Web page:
“I don’t know where you get that,” Malone said, looking at her drink, to avoid looking at the photos or the chair rail. “Plus, I’ve gotten plenty pissed, and I’m not walking anywhere. And if I left, he’d be free to go off with a nice tall blonde lawyer. Skinny. Who knows how to clean house.”
Bebe shook her head. “You’re wrong,” she said. “You’ll see. Plus, she’d pay someone else to clean. Let’s go out under the tent. I need to be in some photos. Why don’t you take some?”
“Fuck that,” Malone said. “Unlike you, I still have a shred of journalistic integrity. I don’t shoot when I’m part of the story.”
“I’m actually shooting this place next week, I think,” she said, looking around her as they went up the stairs from the basement. “It’s gonna be hard to make anything of it.”
“Just shoot the bathrooms,” Bebe said.
“I love limestone tile. It’s so cool against my face when I pass out on the bathroom floor,” Malone said, using her boy’s voice to sound like a drugged-out Seth. They were squeezing past a clump of artfully scrubby looking guys to get to the tent on the lawn where the main party activity was going on. Two of them overheard her and gave her a strange look. She looked back and tried not to stumble. Stupid heels. There was a not-too-obvious ripple among the crowd as the two women walked through. There it was again—the slap-and-hiss of his name: “Jackson.” “Jackson Hill.” “Sicko.” “What was up with that?” And then, the new mantra, the words she was already tired of hearing and overhearing: "If you didn't do anything wrong, you shouldn't have anything to worry about."
“This is why,” Bebe sighed, planting herself in line for the bar. “This is why I wasn’t so hot on this. Where the hell is Lee, anyway?”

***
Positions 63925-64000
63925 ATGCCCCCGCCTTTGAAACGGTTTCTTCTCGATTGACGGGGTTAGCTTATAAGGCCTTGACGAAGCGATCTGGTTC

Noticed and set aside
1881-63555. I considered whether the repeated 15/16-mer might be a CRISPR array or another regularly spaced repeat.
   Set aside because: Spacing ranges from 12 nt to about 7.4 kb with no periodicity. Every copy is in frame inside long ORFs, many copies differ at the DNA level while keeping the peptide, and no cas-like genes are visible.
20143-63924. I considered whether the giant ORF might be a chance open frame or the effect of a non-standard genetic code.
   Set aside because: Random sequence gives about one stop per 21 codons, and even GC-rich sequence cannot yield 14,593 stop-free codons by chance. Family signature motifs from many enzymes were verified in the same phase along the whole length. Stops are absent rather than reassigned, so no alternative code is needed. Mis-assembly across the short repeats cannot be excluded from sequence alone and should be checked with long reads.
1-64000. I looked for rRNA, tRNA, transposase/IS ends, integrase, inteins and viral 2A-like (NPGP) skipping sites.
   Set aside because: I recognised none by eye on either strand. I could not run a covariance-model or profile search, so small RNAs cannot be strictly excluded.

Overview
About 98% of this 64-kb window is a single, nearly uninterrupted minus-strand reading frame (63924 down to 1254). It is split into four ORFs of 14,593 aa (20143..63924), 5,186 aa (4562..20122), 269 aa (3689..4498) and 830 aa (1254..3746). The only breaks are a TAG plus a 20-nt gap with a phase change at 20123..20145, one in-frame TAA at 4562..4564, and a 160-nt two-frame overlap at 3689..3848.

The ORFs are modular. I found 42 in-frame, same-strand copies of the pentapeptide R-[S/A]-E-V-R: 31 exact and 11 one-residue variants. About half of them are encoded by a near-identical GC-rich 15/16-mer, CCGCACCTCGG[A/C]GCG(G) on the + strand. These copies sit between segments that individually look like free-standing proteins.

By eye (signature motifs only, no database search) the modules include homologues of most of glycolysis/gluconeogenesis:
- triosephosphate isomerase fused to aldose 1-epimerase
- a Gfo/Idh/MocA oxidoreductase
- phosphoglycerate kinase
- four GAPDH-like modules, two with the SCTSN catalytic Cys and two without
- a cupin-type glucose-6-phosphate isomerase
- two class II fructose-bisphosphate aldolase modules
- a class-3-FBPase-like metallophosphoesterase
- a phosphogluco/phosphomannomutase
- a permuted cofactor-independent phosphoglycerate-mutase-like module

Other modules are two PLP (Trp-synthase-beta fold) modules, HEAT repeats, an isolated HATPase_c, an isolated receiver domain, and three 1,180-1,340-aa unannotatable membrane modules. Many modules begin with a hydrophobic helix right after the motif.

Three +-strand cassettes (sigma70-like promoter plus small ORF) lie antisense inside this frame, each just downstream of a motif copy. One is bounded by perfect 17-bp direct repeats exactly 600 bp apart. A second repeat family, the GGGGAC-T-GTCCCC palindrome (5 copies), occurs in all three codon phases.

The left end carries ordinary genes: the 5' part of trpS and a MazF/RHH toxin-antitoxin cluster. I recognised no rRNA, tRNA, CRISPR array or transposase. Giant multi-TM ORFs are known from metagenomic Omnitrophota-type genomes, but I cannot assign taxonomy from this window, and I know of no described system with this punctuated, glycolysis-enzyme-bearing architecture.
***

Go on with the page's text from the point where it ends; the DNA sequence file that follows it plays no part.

“Why did I mention bathroom?” Malone said. “I’ll be back.”
She turned away, and rather than pushing back through the gantlet between the tent and the French doors at the back of the house, she walked toward the side, intending to take the long way around and come in the front door. The wet grass soaked her shoes as she stumbled a little on the stony, rooty ground, and she shivered despite the tuxedo jacket. It had miraculously begun to fit again—not perfectly, but OK. She must be getting back to her normal size somehow.
Spotlights set off by her movement seemed to blaze at her every step. That Seth and his security fetish. She stepped a little unsteadily, half-worried she’d set off some kind of trip line that would bring out sirens, dogs, bodyguards. In front of her now were cars lining the circular drive and a few figures on the front portico. You couldn’t call it a porch, she thought. Or a stoop. A stoopico. She snickered to herself a little, then, as she walked between blinding spotlights, slowed down as she realized who the people were. Found Lee, she thought. She was out here, talking to Seth.